From The Vaults

30 May 2022
The unluckiest All Black?

A new biography of Alexander 'Nugget' Pringle has recently been published, written by his nephew Robert Greig Pringle. The following is an adapted extract...

Too big for the Primary School Reps and having to work on Saturdays when he was a teenager, Nugget Pringle played his first club rugby at the age of 22 for the Oriental Bs in 1922, one hundred years ago. Playing as a back row forward, he was speedily promoted to the As, and by the end of the season was a regular member of the Wellington Provincial reps. Weighing of the order of 14 stone and standing 6 ft 5 and a half inches, he was exceptionally tall for a man in those times. He had few equals in the lineout, tackled well and was surprisingly fast and mobile round the field.

In the following year, 1923, his rapid rise continued, as he played for North Island in the legendary inter-island 6 all draw in a quagmire, and was selected for the coming series against the visiting New South Wales (NSW) team, becoming All Black #279.

His mother kept a scrapbook of his exploits and it is on its contents that this biography is based. The rugby journalists of the day, men like 'Tackler', 'Drop-kick' and 'Katipo', wrote flowing and wonderfully descriptive prose, their grammar immaculate, alternately praising and castigating individuals, teams, selectors and administrators, often with an amusing turn of phrase. From them we learn not only of Nugget, but also a great deal about the world of rugby at the time, from the contentious 2-3-2 scrum and loose wing forward to the growing threat from rugby league.

Of Nugget 'Tackler' wrote: 'Amongst the Ories Nugget stands head and shoulders above his mates. He often looks over a telegraph pole and at times has spoken to the man in the moon. Only a lad, Pringle will go far in Rugby' (26 June '23).

Unfortunately for Nugget, Dame Fortune had other ideas.

Southern hemisphere rugby in the 1920s drew big crowds and internationals were fiercely contested and evenly matched, and made more intriguing by each of the three nations playing a different scrum formation. South Africa and the All Blacks drew home and away series at each end of the decade. The loss of manpower in the Great War leading to the disbandment of the Queensland Rugby Union meant Australia was represented by New South Wales, who nonetheless had beaten New Zealand in Christchurch in 1921 and 2-1 in Sydney in 1922. Thus in 1923 they held the 'ashes' and the New Zealand public was agog at the prospect of vengeance at home, together with selection of the team to tour the British Isles, France and Canada in 1924/5 - the team that would become renowned as the Invincibles.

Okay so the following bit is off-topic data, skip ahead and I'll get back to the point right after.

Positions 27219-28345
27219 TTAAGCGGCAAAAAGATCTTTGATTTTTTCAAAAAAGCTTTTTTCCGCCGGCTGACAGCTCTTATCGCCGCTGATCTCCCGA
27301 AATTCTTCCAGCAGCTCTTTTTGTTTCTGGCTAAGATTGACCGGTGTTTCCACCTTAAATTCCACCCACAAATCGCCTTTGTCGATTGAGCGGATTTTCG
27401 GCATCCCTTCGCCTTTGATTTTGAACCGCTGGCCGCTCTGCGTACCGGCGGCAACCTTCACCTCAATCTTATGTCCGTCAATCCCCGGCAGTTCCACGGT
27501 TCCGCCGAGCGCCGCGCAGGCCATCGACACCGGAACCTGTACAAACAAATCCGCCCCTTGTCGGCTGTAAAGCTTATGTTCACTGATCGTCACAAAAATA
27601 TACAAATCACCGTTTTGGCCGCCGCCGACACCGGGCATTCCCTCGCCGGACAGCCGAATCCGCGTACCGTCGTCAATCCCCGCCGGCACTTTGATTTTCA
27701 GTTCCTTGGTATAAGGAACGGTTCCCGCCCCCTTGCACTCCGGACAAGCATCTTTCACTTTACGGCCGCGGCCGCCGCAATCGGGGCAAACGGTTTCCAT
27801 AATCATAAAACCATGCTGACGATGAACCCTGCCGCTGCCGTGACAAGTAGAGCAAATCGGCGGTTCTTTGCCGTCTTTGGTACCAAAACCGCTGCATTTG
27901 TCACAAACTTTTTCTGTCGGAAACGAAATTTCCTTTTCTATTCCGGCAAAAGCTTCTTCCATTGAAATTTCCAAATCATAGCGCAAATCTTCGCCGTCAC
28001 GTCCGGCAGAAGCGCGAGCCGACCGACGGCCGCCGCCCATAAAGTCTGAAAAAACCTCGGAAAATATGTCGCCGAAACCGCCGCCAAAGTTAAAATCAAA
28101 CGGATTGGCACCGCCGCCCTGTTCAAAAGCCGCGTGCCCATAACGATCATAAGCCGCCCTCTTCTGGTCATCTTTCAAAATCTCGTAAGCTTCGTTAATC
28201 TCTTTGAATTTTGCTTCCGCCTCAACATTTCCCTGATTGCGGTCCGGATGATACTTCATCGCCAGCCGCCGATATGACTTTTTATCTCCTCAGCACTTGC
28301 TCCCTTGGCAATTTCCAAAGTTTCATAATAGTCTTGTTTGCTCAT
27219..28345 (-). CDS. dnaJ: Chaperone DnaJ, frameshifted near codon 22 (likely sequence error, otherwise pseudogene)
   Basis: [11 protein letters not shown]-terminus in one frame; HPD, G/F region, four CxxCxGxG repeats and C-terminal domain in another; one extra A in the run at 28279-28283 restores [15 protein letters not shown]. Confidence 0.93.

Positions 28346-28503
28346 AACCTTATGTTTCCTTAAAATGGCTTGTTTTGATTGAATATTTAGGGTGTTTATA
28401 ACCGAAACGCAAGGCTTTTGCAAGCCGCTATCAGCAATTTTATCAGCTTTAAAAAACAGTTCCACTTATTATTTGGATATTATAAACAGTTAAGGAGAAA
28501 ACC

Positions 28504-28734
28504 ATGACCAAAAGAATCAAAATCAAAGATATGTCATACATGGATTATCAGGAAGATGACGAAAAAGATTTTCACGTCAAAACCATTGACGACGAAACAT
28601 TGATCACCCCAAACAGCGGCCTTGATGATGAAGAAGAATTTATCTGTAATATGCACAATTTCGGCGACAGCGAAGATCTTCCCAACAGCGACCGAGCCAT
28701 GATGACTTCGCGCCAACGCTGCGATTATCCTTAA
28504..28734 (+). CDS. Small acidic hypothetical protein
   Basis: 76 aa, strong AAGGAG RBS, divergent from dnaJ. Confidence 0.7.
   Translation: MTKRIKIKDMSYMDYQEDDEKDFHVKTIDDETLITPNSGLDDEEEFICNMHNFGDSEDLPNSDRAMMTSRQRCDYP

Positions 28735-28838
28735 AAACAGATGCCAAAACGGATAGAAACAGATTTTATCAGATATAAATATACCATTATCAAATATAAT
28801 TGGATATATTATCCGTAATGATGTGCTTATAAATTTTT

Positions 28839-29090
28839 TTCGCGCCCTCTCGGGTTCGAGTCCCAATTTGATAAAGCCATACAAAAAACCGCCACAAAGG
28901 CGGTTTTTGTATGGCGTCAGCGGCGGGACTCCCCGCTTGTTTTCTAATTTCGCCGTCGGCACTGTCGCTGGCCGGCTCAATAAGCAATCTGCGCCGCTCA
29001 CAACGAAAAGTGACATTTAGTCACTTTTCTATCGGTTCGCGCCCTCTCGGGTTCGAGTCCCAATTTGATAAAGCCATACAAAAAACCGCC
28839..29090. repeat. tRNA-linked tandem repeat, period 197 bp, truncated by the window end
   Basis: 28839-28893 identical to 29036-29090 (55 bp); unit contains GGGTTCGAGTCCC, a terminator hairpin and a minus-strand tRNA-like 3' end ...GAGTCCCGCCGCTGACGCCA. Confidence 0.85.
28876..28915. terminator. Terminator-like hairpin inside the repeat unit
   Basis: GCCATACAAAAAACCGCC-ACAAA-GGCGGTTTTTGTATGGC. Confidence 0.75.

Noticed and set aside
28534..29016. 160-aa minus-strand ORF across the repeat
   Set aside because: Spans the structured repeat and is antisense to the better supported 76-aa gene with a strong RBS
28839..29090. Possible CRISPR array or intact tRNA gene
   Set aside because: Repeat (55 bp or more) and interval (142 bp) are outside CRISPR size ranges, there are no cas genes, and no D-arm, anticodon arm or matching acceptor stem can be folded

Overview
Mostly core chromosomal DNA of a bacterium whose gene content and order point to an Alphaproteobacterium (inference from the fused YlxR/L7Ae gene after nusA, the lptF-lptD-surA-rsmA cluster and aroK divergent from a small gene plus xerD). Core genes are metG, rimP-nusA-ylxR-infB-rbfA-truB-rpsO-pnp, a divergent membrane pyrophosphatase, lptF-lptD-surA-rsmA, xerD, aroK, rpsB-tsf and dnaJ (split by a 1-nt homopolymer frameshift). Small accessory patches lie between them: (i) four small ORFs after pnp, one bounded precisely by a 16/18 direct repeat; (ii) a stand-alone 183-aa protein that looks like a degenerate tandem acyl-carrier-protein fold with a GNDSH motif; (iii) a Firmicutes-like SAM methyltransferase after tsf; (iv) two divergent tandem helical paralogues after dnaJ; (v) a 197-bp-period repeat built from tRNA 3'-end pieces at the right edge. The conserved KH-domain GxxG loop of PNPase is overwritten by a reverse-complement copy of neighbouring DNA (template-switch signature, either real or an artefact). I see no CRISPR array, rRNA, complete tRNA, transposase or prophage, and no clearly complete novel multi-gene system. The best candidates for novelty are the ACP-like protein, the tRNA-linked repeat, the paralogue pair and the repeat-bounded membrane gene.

Against New South Wales Nugget missed the first test with a cauliflower ear but played in the second, scoring a try in what was a resounding victory. The 'ashes' won, however, the selectors, with the Northern tour in mind, picked a completely new squad for the third test.

Despite 'Tackler's prediction, fate decreed that this was to be 'Nugget's only All Black appearance.

By the end of the year 'Nugget' was a hot favourite for a place on the forthcoming tour and this remained the case as he continued in the same fine vein of form in 1924. However he had a harder row to hoe than most in the trials, playing in four in 18 days as well as intervening club games, and in the final trial against medical advice with a leg injury. How much this cost him we will never know, but he missed out on a place with the Invincibles by the proverbial whisker. Not one to bear a grudge, he was back with Ories a few days later, and played his heart out for club and province for the remainder of the season.

But Fate was far from finished with him. In 1925 after he had been selected for the All Blacks tour of Australia that year his leg was broken in a tackle, so he missed the trip and was out for the season. He did not find form in time for selection in 1926 but had the pleasure of playing in the Wellington sides which comfortably beat the All Blacks before they departed yet again for Australia, and trounced New Zealand Maori. In 1927 he played in a trial for the South African tour of 1928 but was subbed at half time and may well have suffered injury. Once again he missed out on selection, and 'Drop-kick' wrote: 'not a few players equal in rank to some of the elect have been passed over….In the list of rejected players there is A. Pringle, whose turn for a taste of good fortune is long overdue. He has few equals in lineout play'.

However, 1927 saw the end of his serious playing career, as he turned to coaching and administration with Ories for the next decade. A very clean player who gave his all for the game of rugby, 'Nugget' was also a more than useful cricketer, playing in the Mercantile League, and something of an athlete. Thus in 1923 he won a trophy putting the shot, and in 1936 took 5 for 28 against Taubman's. Both feats were performed at Athletic Park, on the same hallowed turf where he had played so often for Ories and Wellington, and twice for North Island.

Nugget Pringle was a genial giant, a popular and a principled man, who laughed readily and was thoughtful and generous. Childless himself, he sent unsolicited First Day Covers to his nephews for 30 years. In his later years he returned to Wellington for Old-Timers Days and reunions, including at Easter 1963 Ories' 75th anniversary celebration, the four day programme for which serves as a fine example for anyone planning a similar function.

But in terms of his playing career, was he the Unluckiest All Black?

You be the judge.

About the Author

Wellington born, Bob Pringle is a retired orthopaedic surgeon living in Shropshire. Nugget was his uncle.

His biography of Alexander 'Nugget' Pringle, The Unluckiest All Black? is now available in print and ebook.